Teaching is a lot like gardening — you plant seeds. Some of them never sprout, some bloom profusely within weeks, some keep growing back and others have one good season, others take root but don’t bloom for many seasons. Once you’re out of our classrooms, we never know the long-term impact we might have.

So if you have a favorite teacher from days gone by, send him or her a letter and make someone’s day like this person did mine.

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“Give Thy Brand to the Consumer”

MarketingProfs.com offers The 12 Tenets of Social Media Marketing which are both funny and wise. Their audience is broad, they’re talking about marketing anything. But what they have to say is very relevant to those marketing specifically to fans, especially this pearl o’ wisdom:

XI. Give thy brand to the consumer

They will take very good care of it, for they will give it back to you in better shape than when they got it. Fear not that thy consumer shall have input in your brand. But heed closely thy clueless ad agency so it does not chargeth thee a hefty fee when in fact the consumer creates thy ads.

They will take very good care of it. Don’t fear their input. Don’t pay others for your fans’ creativity. Right on.

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Yahoo Building Brand Fan Sites

The Los Angeles Times reports that Yahoo is building websites for fans of “the 100 hottest entertainment brands,” a project modestly dubbed “Brand Universe.” Their notion is that there are zillions of brand fans out there and the site that gives them a place to rally around their brand fandom will reap the benefits of that fandom. If it’s not the brand sites themselves, well then, they figure, let us step into the breach:

Most of the brands selected by Yahoo already have their own websites. But what sets this project apart is that Yahoo is using other companies’ products to promote its own — with or without the cooperation of those companies. “We’d like to work with brand owners,” said Vince Broady, Yahoo’s head of games, entertainment and youth properties. “But we don’t necessarily need the brand owners to do this.”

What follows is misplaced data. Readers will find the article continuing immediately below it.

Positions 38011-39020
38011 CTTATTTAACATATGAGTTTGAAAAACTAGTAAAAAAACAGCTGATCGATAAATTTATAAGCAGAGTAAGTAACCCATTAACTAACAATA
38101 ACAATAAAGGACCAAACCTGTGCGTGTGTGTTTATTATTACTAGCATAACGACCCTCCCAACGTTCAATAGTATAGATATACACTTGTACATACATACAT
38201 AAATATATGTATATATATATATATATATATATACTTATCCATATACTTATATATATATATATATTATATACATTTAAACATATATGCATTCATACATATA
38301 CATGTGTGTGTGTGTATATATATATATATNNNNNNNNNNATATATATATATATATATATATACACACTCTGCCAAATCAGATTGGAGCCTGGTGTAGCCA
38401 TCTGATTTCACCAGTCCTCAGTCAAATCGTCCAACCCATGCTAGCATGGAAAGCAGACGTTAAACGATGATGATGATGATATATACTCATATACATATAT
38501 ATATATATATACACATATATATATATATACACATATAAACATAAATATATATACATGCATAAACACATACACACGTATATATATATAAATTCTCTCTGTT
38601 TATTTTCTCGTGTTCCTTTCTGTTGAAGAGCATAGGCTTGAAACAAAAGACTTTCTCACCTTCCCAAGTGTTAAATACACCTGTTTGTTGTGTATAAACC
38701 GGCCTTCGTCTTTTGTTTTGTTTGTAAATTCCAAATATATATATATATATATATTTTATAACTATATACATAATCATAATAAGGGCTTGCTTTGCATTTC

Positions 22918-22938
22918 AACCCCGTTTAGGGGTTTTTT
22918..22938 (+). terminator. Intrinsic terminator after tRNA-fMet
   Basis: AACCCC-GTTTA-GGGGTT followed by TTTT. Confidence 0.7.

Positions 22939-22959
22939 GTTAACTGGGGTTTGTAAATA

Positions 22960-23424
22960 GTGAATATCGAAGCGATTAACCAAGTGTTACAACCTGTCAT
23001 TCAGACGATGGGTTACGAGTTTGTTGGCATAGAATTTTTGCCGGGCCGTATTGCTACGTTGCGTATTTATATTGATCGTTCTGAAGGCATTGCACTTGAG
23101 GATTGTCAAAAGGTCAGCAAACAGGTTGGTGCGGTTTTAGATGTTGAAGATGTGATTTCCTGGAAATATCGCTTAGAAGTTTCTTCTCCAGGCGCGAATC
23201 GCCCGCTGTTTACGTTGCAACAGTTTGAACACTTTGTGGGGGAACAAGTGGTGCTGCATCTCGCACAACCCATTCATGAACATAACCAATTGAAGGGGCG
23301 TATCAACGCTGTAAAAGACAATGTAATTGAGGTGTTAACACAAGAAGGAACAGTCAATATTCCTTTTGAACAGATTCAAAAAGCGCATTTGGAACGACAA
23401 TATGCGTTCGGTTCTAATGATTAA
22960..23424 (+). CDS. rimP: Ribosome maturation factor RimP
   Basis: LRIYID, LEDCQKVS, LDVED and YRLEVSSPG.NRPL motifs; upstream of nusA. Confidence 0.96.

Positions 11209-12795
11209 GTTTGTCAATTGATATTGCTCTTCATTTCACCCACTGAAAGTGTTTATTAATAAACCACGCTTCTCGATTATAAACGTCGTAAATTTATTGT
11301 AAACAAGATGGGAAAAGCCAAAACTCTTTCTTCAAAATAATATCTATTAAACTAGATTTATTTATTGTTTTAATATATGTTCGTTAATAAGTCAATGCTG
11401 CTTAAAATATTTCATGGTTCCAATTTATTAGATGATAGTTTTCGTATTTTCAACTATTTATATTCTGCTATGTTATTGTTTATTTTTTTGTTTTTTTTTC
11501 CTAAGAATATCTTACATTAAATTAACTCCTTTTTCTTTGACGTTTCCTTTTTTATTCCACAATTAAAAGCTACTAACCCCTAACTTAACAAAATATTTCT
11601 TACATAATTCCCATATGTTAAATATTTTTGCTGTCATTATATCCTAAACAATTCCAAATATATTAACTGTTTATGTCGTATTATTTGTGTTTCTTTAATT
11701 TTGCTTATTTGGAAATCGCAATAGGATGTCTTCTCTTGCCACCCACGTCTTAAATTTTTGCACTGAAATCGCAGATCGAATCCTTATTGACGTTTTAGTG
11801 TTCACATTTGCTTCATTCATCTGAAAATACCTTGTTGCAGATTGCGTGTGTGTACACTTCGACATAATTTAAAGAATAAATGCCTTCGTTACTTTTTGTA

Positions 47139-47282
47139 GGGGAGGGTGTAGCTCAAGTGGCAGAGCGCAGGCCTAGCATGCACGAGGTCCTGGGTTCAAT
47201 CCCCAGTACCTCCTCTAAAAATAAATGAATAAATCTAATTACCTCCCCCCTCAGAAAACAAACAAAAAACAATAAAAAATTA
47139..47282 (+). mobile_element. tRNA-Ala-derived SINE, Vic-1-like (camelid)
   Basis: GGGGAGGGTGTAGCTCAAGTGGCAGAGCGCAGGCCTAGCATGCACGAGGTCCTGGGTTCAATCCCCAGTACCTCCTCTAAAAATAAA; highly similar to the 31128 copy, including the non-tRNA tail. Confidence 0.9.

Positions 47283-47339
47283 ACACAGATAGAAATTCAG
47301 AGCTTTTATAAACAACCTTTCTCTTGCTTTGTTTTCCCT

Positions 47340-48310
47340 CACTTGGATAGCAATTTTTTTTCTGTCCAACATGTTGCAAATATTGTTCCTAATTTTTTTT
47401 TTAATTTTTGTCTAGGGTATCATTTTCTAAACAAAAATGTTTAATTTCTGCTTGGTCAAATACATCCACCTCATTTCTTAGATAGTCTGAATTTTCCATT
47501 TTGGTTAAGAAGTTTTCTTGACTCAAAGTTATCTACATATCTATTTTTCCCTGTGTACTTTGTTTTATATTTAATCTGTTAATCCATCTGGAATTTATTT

They have used their own internal statistics to figure out which brands have the most “passionate audiences” in the demographics desirable to advertisers. Among the brands they plan on promoting this way: Wii, The Office, The Sims, Lost, and all things Harry Potter. They’ve already made one for Wii:

The site, wii.yahoo.com, aims to be a central depository of all things Wii. It has attracted an audience of 1.2 million unique viewers, the company said. For the Wii-obsessed, it offers pictures by Yahoo’s Flickr photo service and links to articles and blogs about Wii. The Wii site will be “pushed” to places on Yahoo where Wii fans might be, Broady said.

Techdirt is down on the whole idea, offering this take:

So Yahoo is re-creating the fan site, plenty of which already exist elsewhere on the internet. Except that while those can draw their content from a wide range of sources, Yahoo’s sites will only have content from a select group of content providers with whom the company enters into deals. Basically, it sounds like Yahoo thinks it has a bunch of content that is somehow getting lost among all of its properties (not hard to imagine, since Yahoo has such a plethora of disparate sites and services), and it’s looking for new ways to draw traffic and sell advertising. Because these sites will be cheap to put up, and won’t require the company to create any original content, the economics of it doesn’t differ all that much from splogs, which throw up content on a site and hope to draw some traffic to it.

And of course they’re right, but that’s what makes it a good strategy on Yahoo’s part. The point about there already being loads of existing fan sites is dead on, but this could serve as an entree into fandom for new fans and I don’t see any danger of their replacing fan-driven fan sites that are almost inherently opposed to self-monitization. It will be interesting to see who these sites appeal to, and whether they will serve different niches than the fan-driven sites that already exist for any popular brand.

Yahoo’s interest in doing this is a recognition that passionate fans are not lifeless weirdos, but normal people with disposable income whom companies are better off cultivating than suing or marginalizing. I don’t have any problem with companies trying to make money off of fandom so long as there is a balance between the fans’ labor and the fans’ rewards. Because they are big players, I think Yahoo doing this is on balance a good thing.

From another vantage point, it’s also interesting to see the merger of “brand” and “tv show/gaming console/fill-in-the-blank-with-things-that-people-don’t-usually-call-brands.” When I first saw “Brand Universe” I thought this was going to be about Nike and Louis Vuitton, but it could just as easily be called “Fan Universe.”